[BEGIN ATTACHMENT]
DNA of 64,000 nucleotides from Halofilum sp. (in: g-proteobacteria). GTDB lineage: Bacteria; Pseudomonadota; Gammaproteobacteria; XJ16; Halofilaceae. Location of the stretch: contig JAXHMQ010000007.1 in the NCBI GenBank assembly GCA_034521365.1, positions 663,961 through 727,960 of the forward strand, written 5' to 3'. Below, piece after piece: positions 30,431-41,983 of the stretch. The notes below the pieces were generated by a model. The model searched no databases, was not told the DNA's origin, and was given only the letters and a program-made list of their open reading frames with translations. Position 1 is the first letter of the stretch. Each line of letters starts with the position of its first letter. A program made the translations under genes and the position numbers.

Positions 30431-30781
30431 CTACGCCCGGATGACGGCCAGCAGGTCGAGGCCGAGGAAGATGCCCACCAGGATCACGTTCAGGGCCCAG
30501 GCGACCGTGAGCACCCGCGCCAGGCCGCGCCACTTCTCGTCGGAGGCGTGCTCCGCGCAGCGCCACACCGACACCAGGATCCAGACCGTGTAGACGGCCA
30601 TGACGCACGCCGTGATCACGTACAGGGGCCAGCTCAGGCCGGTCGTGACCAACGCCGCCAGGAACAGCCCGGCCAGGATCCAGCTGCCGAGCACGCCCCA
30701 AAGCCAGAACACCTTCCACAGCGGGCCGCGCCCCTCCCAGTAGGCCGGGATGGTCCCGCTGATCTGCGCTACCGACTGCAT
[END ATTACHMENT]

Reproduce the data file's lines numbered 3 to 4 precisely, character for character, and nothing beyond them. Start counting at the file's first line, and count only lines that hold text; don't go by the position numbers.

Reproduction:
30431 CTACGCCCGGATGACGGCCAGCAGGTCGAGGCCGAGGAAGATGCCCACCAGGATCACGTTCAGGGCCCAG
30501 GCGACCGTGAGCACCCGCGCCAGGCCGCGCCACTTCTCGTCGGAGGCGTGCTCCGCGCAGCGCCACACCGACACCAGGATCCAGACCGTGTAGACGGCCA